I tried to call from child object a parent attribute

var parentObj = {  
   attr1:1,  
   attr2:2,   
   childObj:{  
      method1:function(){  
         return this.attr1 * this.attr2;  
      }  
   }  
}

but it doesn't work.

  • 3
    FYI: What you're showing are javascript object literals. This isn't json data. – user113716 Feb 3 '11 at 22:03
up vote 25 down vote accepted

Try referencing parentObj directly:

var parentObj = {  
   attr1: 1,  
   attr2: 2,   
   childObj: {  
      method1: function () {  
         return parentObj.attr1 * parentObj.attr2;  
      }  
   }  
}

This can be done with the power of closures!

var Construct = function() {
    var self = this;    

    this.attr1 = 1;
    this.attr2 = 2;
    this.childObj = {
        method1: function () {
            return self.attr1 * self.attr2
        }
    }
}


var obj = new Construct();
  • 1
    @Matt: Just FYI, the () are optional with new. :o) – user113716 Feb 3 '11 at 22:18
  • @patrick: I know that. However, I think it's poor style, and I'm not the only one. I see no good reason for this sort of language "feature." – Matt Ball Feb 3 '11 at 22:19
  • @Matt: Alright. It would be a good idea to note that in the Edit Summary, especially when it is a personal style edit. – user113716 Feb 3 '11 at 22:25
  • 1
    @patrick: fair 'nuff. I'm usually pretty lazy about edit comments, clearly I should work on that. – Matt Ball Feb 3 '11 at 22:32
var parentObj = {  
    attr1:1,  
    attr2:2,   
    childObj:{  
       method1:function(){  
          return this.parent.attr1 * this.parent.attr2;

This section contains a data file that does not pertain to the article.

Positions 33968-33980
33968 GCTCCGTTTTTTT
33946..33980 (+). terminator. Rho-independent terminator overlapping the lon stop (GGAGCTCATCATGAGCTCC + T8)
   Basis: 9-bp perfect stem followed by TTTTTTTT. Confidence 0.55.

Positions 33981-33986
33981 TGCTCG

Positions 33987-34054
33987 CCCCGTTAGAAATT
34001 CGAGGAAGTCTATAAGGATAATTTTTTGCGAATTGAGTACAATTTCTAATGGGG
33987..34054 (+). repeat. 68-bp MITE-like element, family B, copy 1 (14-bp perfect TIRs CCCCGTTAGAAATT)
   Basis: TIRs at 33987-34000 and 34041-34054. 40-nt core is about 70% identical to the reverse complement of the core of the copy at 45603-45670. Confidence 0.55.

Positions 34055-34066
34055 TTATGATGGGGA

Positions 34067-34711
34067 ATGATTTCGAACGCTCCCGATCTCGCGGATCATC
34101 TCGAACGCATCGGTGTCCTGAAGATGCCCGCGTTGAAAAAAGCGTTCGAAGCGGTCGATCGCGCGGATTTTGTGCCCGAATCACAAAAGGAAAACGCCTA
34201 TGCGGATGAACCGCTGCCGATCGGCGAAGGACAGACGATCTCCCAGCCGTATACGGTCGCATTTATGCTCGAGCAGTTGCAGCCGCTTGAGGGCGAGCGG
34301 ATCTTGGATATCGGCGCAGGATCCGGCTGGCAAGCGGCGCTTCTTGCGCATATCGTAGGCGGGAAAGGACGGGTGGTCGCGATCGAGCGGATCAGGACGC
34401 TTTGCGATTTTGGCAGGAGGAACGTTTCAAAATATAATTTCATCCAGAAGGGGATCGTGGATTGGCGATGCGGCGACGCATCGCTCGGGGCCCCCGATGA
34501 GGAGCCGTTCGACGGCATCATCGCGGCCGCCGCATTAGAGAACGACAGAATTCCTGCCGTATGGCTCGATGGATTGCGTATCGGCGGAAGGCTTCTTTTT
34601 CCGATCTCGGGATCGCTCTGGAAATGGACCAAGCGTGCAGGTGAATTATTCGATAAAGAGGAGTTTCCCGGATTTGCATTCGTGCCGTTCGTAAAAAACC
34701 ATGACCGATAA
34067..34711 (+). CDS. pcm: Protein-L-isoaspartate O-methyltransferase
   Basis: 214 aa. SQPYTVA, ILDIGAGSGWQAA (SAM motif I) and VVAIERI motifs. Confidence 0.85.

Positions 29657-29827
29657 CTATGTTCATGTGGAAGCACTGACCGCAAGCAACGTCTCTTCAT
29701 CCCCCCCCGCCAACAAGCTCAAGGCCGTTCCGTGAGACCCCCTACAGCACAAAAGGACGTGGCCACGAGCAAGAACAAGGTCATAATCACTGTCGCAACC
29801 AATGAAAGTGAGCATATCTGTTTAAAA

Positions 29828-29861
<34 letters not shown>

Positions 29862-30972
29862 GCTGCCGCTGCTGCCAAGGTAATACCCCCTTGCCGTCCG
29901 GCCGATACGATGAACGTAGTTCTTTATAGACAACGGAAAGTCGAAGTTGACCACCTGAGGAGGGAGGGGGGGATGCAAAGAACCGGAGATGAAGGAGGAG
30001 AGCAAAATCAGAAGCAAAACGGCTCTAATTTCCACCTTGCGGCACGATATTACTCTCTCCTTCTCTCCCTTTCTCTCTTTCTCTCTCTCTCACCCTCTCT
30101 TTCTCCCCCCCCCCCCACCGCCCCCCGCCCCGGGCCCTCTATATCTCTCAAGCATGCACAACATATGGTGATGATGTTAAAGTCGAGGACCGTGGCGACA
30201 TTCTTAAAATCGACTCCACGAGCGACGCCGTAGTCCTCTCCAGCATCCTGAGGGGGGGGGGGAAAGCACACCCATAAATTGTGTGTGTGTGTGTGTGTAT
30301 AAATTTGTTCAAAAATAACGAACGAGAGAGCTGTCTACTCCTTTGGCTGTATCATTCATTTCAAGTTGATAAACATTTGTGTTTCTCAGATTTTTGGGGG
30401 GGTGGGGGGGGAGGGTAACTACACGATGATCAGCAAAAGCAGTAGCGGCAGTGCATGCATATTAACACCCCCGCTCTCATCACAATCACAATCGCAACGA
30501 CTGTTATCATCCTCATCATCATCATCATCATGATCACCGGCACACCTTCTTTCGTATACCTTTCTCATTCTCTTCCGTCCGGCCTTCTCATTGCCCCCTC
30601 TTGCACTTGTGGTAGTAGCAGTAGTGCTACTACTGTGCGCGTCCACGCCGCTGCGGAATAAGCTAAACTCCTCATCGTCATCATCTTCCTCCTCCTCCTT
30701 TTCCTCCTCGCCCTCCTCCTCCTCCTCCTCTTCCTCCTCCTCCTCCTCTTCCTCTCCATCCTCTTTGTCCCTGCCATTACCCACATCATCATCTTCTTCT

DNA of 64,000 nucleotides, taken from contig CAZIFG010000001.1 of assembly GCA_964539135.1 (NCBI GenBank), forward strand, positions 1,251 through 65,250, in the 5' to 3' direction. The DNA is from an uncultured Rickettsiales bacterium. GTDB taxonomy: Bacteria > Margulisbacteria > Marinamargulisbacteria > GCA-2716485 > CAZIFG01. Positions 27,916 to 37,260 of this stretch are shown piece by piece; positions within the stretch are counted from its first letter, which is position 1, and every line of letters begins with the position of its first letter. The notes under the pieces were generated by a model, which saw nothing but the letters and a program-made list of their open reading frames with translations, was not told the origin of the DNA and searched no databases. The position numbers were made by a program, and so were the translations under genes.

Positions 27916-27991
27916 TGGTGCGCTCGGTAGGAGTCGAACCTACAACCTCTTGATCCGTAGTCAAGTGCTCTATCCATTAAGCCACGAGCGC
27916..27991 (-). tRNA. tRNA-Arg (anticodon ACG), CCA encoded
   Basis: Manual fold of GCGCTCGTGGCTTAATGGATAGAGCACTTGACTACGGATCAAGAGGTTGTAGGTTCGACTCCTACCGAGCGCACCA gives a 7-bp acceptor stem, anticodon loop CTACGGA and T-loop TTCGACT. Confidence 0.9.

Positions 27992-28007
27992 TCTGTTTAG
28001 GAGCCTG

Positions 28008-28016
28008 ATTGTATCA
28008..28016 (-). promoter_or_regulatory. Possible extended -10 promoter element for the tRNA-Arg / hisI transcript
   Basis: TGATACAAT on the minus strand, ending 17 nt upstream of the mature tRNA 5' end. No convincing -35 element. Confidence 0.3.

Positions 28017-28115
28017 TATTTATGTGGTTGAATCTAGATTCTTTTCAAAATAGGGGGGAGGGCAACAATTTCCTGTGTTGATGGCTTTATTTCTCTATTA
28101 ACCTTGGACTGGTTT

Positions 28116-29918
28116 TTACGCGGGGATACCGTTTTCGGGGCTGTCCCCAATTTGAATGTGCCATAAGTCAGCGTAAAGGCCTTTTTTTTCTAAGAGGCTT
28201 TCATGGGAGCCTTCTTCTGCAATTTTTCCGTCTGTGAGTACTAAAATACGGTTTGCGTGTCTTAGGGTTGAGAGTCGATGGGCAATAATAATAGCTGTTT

}  
    },  
    init:function(){
       this.childObj.parent = this;
       delete this.init;
       return this;
    }  
}.init();  
  • 2
    excellent! very elegant and clever. – Flak DiNenno May 6 '14 at 21:02
  • 1
    Why do you delete this.init? – Banago Dec 2 '14 at 13:39
  • 1
    It's just cleanup so when you get your object back, it doesn't have a useless init function that was only used at object creation. – user888750 Jan 23 '17 at 22:16

This is an another approach without referencing the parent object's name.

var parentObj = {
    attr1: 1,
    attr2: 2,
    get childObj() {
        var self = this;
        return {
            method1: function () {
                return self.attr1 * self.attr2;
            }
        }
    }
}

Can be accessed as:

parentObj.childObj.method1(); // returns 2

There is a problem with referencing parent object my name because it breaks the app in case you rename it. Here is nicer approach, which I use extensively, where you pass the parent as an argument to the child init method:

var App = { 
  init: function(){    
    this.gallery.init(this);   
  },

  somevar : 'Some Var'
}

App.gallery = {
  init: function(parObj){
    this.parent = parObj;
    console.log( this.parent.somevar );  
  }

}

App.init();

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